IFRS standards are constantly evolving. By continuously redesigning financial procedures in order to meet the minimum requirements, smaller companies risk being in a constant state of catch up; a distracting and draining state of existence. Constantly adapting to new reporting standards requires the introduction of new procedures to avoid the necessity for investment in expert, and therefore costly, human capital.
The combination of robust financial processes that allow for accurate and efficient reporting, and internal controls that provide potential investors with the level of assurance that's closer to what they might expect from a Main Market listed company will grow confidence; helping a risk-averse audience of investors to easily identify stability, which will give oil and gas companies a competitive edge.
First Steps Towards Compliance
Mapping out existing systems and controls, including high level finance processes, internal roles and responsibilities and authorisation levels, whilst it might sound labour intensive, can be hugely beneficial.
Visual illustrations in the form of process charts and flow diagrams can be invaluable in revealing areas where efficiencies could be improved, such as areas of replication or potential for automation. Conducting this sort of exercise should result in a solid plan of action to work towards meeting risk management standards and prepare for future growth.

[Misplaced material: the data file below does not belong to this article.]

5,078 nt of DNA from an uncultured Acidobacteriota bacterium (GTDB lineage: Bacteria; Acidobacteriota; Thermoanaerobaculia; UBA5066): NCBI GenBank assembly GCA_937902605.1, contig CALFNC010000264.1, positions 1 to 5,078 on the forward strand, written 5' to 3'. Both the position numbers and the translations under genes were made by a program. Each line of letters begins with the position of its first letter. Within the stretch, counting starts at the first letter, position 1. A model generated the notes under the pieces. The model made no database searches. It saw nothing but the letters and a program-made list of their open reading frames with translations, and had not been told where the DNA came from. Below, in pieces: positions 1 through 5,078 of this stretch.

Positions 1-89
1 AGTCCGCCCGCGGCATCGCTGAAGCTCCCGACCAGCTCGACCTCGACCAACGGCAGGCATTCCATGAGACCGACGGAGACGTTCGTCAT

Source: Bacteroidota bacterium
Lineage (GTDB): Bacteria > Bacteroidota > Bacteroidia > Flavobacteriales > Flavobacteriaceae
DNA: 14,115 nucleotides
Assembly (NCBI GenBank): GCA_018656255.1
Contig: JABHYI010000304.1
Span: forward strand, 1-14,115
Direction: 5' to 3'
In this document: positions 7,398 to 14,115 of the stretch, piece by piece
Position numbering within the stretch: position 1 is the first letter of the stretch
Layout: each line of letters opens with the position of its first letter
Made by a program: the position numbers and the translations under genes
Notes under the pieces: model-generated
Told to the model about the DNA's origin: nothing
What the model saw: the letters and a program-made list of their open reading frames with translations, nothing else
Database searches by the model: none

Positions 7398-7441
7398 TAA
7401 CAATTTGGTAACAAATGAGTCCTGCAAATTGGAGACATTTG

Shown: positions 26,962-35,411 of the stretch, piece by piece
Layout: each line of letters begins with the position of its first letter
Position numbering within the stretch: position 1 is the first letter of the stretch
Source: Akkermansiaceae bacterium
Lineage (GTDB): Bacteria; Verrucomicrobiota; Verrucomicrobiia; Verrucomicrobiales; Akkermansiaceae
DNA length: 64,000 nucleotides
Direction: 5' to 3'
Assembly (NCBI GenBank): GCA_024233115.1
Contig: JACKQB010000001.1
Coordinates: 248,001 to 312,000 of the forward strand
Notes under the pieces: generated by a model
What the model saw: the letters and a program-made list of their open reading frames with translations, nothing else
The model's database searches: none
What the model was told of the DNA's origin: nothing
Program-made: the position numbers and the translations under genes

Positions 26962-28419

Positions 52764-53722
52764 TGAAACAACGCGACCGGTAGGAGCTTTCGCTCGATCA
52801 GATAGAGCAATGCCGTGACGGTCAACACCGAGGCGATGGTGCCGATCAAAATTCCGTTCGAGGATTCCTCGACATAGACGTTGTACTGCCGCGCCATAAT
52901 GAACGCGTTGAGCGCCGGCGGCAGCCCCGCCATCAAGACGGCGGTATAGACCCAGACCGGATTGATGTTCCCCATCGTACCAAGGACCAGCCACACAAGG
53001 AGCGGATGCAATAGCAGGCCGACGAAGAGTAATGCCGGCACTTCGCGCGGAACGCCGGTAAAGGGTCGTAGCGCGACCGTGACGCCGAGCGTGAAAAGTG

According to a survey in February's edition of this magazine, oil and gas companies believe that the ability to retain human capital closely follows the importance of accessing capital and investment.
Within the fast-growing teams of oil and gas companies, producing flow charts and process diagrams will give finance employees a wider view of how the business operates, and how each financial process is aligned. This opportunity for employee engagement can be optimised through introducing interactive workshops, where individuals are encouraged to give their opinions on existing processes and present ideas for new ones.
For companies considering converting to IRFS, or preparing an application for the Main Market, this process can be particularly valuable in transferring knowledge and effectively managing change. The resulting documentation can also be used in training, helping to manage risk around new employees.
Attracting investors is, of course, only the first hurdle. Keeping a current relationship strong is less resource intensive than starting a new one. Robust, well-planned financial reporting procedures will make regular and in-depth investor communications more feasible. In the current market, simply committing to minimum requirements isn't enough. Again, Main Market standards are an indicator of the level of information that should be considered in investor communications plans.
Amidst a bearish market, a bullish attitude will go a long way. Getting systems and controls in place won't just save resources in the long term, it will attract investors, whilst building employee engagement and understanding: you'll stand out as the most attractive proposition, and you'll even be prepared when the time comes to float on the Main Market!